Brewer says DRS comparisons are misleading
Scottish brewer Dougal Sharp says the Holyrood government’s claims that its deposit return scheme is similar to those being operated in other countries overlooks some key differences.
The Circularity Minister Lorna Slater, who has insisted the controversial recycling scheme will go ahead in August despite widespread opposition, said: “It is similar to successful schemes around the world”, adding: “I am aware of concerns and we are working through solutions.”
Scottish Greens environment spokesperson, Mark Ruskell, criticised “opportunistic political attacks” aimed at undermining confidence in the scheme and described it as “a watershed moment for waste reduction in Scotland.”
He said: “It will bring us in line with the many other countries across Europe and beyond, who already have successful schemes in place, and will help us to reach our environmental targets.”
But the co-founder of Innis & Gunn said no other country implemented a DRS after they already had kerbside recycling as Scotland does, nor did any country introduce a scheme for just one region.
Local authorities fear they will lose significant revenue from a decline in kerbside recycling and there is pressure for Scotland and England to introduce a UK-wide scheme on the same day.
Mr Sharp has already predicted a multi-million pound grey market with half of beers, ciders and soft drinks bought in England in cross-border ‘booze cruises’.
“This will bankrupt the scheme administrator and leave Scottish businesses to pick up the pieces,” he said.
“The fact that we are launching ahead of England’s DRS scheme, with the associated exorbitant price hikes here, will create significant grey market risk for businesses in Scotland.
“That will inevitably impact businesses based here and the viability of the whole scheme, and result in significantly lower recycling rates than we currently enjoy”.
On the claims that Scotland is simply doing something other countries already do, he said: “Much has been said of other countries operating successful DRS schemes and that is true, but none has implemented a DRS scheme after they already had kerbside recycling.
“Furthermore, no country in the world has introduced DRS within a region of the country, which is in effect what we are attempting in Scotland.
“It would be like the Norwegians trying to implement a scheme for Oslo only, and which lead to prices in Oslo being double those outside. What do you think shoppers, faced with a short drive for cheaper prices, would do?”
Deputy First Minister John Swinney yesterday urged businesses to sign up to the scheme by the end the month.
Mr Sharp said: “I find it quite incredible that we are being forced to sign up to an open-ended contract for the Deposit Return Scheme.”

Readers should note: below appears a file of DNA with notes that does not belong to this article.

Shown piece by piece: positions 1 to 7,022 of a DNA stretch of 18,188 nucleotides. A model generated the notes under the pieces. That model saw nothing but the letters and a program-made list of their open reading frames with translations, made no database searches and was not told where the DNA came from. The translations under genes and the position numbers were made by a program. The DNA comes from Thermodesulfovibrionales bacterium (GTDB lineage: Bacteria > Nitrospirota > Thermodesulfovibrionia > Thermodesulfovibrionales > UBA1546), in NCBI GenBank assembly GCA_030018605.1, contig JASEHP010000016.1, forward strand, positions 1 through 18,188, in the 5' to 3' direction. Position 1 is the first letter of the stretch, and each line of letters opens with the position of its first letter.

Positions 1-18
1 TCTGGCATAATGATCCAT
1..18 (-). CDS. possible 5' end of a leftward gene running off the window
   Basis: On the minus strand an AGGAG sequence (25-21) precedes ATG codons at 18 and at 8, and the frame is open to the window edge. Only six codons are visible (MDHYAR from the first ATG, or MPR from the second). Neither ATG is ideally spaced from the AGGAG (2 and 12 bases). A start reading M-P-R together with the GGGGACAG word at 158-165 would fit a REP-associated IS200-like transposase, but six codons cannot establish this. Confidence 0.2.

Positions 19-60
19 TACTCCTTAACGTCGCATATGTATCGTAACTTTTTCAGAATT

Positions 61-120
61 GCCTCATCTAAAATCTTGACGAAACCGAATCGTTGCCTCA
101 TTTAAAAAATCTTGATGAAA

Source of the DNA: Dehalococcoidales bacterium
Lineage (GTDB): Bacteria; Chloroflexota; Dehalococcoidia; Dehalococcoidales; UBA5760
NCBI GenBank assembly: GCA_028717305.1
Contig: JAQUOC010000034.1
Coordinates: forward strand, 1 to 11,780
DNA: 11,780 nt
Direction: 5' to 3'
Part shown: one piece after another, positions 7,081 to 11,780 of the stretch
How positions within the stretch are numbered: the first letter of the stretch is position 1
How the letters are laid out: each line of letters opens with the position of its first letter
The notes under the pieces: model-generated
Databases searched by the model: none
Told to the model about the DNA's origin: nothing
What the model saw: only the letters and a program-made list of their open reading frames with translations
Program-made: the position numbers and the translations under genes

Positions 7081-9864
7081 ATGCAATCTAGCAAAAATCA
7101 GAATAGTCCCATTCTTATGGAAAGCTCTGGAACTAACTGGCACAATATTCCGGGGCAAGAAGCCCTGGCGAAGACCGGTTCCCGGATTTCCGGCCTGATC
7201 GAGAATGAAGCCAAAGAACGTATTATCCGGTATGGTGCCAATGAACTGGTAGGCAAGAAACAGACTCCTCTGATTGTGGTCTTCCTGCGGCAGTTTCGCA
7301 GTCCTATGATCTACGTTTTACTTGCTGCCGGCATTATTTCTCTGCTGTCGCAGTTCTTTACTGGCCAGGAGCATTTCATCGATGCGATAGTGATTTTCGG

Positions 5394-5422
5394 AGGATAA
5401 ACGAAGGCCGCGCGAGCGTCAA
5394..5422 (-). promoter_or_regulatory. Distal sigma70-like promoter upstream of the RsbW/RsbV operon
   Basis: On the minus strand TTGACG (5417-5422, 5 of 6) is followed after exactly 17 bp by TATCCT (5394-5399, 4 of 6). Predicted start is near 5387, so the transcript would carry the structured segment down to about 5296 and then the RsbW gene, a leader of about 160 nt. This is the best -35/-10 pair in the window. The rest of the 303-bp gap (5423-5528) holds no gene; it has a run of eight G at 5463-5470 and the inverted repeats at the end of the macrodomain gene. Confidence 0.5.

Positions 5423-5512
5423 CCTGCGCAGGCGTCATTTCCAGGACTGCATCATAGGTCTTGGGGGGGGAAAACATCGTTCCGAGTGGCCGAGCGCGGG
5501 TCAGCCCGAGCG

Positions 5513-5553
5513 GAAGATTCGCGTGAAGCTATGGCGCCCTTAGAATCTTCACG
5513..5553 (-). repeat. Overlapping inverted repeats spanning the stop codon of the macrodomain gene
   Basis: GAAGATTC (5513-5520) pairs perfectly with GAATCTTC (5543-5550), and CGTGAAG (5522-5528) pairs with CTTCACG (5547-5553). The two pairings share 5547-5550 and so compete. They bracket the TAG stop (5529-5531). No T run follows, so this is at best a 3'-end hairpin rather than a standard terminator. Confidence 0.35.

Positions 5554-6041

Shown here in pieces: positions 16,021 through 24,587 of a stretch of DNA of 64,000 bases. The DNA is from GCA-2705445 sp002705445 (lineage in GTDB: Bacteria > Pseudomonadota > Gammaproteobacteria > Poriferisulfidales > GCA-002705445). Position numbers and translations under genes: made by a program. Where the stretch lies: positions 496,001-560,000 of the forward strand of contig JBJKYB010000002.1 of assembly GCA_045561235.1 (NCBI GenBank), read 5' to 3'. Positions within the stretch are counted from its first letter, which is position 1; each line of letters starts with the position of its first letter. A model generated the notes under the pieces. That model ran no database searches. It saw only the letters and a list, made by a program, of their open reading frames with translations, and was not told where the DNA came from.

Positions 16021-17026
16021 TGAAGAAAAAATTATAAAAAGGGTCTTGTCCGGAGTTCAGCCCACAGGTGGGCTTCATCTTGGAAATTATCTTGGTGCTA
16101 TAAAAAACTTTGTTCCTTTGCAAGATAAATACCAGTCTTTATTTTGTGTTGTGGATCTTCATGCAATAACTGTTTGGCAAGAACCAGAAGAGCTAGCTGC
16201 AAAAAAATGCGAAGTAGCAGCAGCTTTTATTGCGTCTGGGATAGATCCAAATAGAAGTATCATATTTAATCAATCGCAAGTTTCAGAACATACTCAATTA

He warned last month that if the scheme fails to go live by the 16 August, or subsequently fails, industry will essentially foot the bill by paying fines of up to £1.5 million per month, or £18m a year.
“It is absurd that industry is being asked to carry the can for an initiative that is so poorly thought through. I don’t believe this could happen in any other developed country in the world.
“The reason Circularity Scotland cites for making producers sign up to these charges is that they need to cover BIFFA’s costs. But why should Scottish businesses cover BIFFA’s costs?
“Put simply, if this nightmare scenario plays out, hundreds of businesses right across Scotland, will go under resulting in tens of thousands of job losses and collapsing consumer choice.”
The UK Government has agreed terms for VAT in relation to the deposit return scheme which will be announced in the Chancellor’s Spring Budget.
However, the UK Government recognises the need for early engagement with participating businesses to ensure that they’re able to begin making the system changes required to comply with scheme rules ahead of the scheme going live in Scotland on 16 August.
HMRC expects the rules to operate as follows:
1. At the point of sale, no business will account for VAT on the deposit amount.
2. VAT will be due only on unredeemed deposits that are associated with unreturned containers.
3. Only the first person in a supply chain (referred to as producers) charging a DRS deposit will have to account for VAT on unredeemed deposits, and only if their supply of the drink was standard rated.
4. No other businesses further along the supply chain, such as wholesalers and retailers, will account for VAT on deposits at any point.
5. Producers will calculate the VAT due on unreturned deposits based on their total DRS sales less DRS returns, in accordance with VAT regulations expected to become law in the early summer.
6. To facilitate this, information on returned products will need to be collected at return points and passed to producers. A producer may contract with a scheme administrator to collect containers and manage deposits who will then provide them with this information.
7. Producers will then use this information to account for the VAT due on unredeemed DRS deposits on their VAT return.
8. If containers are returned in a subsequent VAT period they will be included in the next calculation, so overtime the correct amount of VAT will be accounted for to HMRC.